One of the most underrated new features in Vice City is the ability to buy properties. You can buy new safe houses to store cars at and save your game in, and you can also purchase businesses which open up new missions. The addition of properties gives the player a reason to explore in order to find them, as well as the need to save up money (which was mostly useless to have in GTA3). Once you've beaten all the missions associated with a business, you can then start collecting money from that place regularly. Once you've managed to get the missions for a couple of businesses finished, then your money problems are mostly over, as you can do a round of money pickups to get some cashflow.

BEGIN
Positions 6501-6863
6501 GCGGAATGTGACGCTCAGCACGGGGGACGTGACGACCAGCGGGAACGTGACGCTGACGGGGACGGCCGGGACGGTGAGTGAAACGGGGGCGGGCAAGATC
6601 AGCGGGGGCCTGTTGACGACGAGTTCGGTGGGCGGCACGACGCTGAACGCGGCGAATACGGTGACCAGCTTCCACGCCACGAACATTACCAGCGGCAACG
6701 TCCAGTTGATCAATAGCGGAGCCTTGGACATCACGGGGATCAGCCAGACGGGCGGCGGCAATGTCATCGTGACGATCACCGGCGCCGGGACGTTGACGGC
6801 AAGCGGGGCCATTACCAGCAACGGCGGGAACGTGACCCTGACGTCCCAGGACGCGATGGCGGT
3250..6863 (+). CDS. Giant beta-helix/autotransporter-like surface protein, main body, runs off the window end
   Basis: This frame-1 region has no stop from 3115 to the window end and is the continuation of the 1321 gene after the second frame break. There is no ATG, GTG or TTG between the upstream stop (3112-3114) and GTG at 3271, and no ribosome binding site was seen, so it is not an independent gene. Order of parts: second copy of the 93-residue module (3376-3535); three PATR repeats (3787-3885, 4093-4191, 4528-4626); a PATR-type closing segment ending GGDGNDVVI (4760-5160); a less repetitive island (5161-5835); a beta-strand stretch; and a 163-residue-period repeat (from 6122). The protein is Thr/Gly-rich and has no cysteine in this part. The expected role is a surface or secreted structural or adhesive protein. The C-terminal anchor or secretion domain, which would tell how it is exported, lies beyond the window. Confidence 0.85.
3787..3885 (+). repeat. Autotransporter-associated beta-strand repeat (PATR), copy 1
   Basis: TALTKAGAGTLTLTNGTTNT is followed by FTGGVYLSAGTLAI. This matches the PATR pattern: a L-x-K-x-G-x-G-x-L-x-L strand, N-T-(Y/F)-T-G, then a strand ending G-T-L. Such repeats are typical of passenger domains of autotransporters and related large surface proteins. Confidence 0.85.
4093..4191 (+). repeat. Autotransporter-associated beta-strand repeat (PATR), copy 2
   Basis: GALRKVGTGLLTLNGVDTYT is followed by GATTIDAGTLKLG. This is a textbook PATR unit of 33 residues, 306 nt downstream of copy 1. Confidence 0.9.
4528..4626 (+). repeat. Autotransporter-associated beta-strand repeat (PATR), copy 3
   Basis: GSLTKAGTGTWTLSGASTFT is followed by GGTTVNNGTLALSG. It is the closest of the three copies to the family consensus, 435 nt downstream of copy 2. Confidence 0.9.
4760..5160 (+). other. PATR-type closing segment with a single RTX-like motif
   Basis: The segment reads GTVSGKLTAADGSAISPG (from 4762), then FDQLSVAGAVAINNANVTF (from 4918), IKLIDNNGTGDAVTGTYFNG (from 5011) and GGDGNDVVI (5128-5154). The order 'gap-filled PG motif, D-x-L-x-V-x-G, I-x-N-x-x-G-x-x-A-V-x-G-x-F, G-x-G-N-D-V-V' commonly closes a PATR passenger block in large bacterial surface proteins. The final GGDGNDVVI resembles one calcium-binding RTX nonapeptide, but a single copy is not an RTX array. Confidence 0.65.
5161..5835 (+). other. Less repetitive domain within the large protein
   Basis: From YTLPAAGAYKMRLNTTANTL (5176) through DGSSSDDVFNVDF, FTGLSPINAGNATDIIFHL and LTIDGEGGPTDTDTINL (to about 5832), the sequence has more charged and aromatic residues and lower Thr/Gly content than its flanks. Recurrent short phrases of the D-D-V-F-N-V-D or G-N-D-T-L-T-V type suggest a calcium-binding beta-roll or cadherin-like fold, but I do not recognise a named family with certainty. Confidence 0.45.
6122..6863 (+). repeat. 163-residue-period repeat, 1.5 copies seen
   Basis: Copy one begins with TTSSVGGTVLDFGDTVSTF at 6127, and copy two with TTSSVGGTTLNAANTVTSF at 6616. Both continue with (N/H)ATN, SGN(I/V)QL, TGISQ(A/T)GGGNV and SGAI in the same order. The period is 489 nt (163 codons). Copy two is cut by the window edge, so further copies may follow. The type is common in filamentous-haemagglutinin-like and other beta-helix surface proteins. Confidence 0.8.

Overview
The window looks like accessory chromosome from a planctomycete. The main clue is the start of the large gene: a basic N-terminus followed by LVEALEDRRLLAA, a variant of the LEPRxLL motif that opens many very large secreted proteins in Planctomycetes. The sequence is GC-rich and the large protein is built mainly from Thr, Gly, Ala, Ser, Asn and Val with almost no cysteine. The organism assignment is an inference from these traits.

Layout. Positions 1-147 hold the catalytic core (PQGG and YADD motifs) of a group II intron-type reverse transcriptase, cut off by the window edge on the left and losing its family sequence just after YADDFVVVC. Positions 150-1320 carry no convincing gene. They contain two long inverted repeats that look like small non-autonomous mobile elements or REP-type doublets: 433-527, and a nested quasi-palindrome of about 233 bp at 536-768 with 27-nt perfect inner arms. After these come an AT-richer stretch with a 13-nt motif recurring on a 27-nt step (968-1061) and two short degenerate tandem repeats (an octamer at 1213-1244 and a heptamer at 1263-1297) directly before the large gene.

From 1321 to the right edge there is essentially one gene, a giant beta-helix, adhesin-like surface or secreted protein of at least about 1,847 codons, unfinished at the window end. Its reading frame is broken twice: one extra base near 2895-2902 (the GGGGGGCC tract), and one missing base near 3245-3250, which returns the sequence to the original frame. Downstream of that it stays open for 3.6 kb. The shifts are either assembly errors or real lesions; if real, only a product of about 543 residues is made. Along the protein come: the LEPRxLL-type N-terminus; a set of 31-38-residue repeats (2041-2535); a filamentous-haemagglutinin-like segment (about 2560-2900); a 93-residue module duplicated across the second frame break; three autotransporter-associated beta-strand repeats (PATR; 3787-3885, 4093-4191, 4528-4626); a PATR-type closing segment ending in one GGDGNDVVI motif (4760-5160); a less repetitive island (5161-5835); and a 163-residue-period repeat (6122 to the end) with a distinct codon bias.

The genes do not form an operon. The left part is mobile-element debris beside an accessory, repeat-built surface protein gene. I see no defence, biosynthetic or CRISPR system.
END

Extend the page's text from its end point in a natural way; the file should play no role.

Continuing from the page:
This cannot be understated: Vice City is a difficult game to complete. Players that are new to the GTA series are going to find themselves up against a wall of difficulty very quickly, which might mean they'll give up on the missions early on. These missions are generally quite a bit tougher than the ones in GTA3, and while many of them can just be skipped, there are some that are integral to the plot. If you can't beat one of these, well, then the plot is going to just stay right there until you do beat it. I think that with the amount of mass appeal that the GTA games are getting, they could have put in some sort of difficulty setting in order to make the missions easier for the novice player.